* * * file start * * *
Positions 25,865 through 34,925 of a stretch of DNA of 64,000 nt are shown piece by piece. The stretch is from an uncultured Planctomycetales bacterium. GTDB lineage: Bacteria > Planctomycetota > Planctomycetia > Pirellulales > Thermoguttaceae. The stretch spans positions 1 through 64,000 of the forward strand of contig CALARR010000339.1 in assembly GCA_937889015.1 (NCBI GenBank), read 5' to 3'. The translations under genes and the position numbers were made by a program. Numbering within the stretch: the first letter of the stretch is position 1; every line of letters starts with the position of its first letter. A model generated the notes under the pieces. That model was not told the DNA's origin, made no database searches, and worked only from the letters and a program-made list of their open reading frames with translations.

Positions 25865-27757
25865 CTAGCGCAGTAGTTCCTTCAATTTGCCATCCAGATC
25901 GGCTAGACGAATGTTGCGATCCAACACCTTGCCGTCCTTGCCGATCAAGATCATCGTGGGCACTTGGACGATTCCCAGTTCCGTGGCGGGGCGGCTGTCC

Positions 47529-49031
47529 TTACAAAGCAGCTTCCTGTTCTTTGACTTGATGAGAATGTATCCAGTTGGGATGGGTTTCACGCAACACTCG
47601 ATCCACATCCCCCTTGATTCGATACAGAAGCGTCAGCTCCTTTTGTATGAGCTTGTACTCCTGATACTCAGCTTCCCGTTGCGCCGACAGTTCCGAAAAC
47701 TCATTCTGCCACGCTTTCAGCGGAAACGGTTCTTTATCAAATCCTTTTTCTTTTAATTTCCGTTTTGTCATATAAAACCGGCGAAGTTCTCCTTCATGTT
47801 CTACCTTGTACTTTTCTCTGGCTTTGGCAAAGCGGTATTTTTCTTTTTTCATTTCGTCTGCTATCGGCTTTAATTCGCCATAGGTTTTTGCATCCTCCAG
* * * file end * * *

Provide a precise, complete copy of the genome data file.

Positions 25,865 through 34,925 of a stretch of DNA of 64,000 nt are shown piece by piece. The stretch is from an uncultured Planctomycetales bacterium. GTDB lineage: Bacteria > Planctomycetota > Planctomycetia > Pirellulales > Thermoguttaceae. The stretch spans positions 1 through 64,000 of the forward strand of contig CALARR010000339.1 in assembly GCA_937889015.1 (NCBI GenBank), read 5' to 3'. The translations under genes and the position numbers were made by a program. Numbering within the stretch: the first letter of the stretch is position 1; every line of letters starts with the position of its first letter. A model generated the notes under the pieces. That model was not told the DNA's origin, made no database searches, and worked only from the letters and a program-made list of their open reading frames with translations.

Positions 25865-27757
25865 CTAGCGCAGTAGTTCCTTCAATTTGCCATCCAGATC
25901 GGCTAGACGAATGTTGCGATCCAACACCTTGCCGTCCTTGCCGATCAAGATCATCGTGGGCACTTGGACGATTCCCAGTTCCGTGGCGGGGCGGCTGTCC

Positions 47529-49031
47529 TTACAAAGCAGCTTCCTGTTCTTTGACTTGATGAGAATGTATCCAGTTGGGATGGGTTTCACGCAACACTCG
47601 ATCCACATCCCCCTTGATTCGATACAGAAGCGTCAGCTCCTTTTGTATGAGCTTGTACTCCTGATACTCAGCTTCCCGTTGCGCCGACAGTTCCGAAAAC
47701 TCATTCTGCCACGCTTTCAGCGGAAACGGTTCTTTATCAAATCCTTTTTCTTTTAATTTCCGTTTTGTCATATAAAACCGGCGAAGTTCTCCTTCATGTT
47801 CTACCTTGTACTTTTCTCTGGCTTTGGCAAAGCGGTATTTTTCTTTTTTCATTTCGTCTGCTATCGGCTTTAATTCGCCATAGGTTTTTGCATCCTCCAG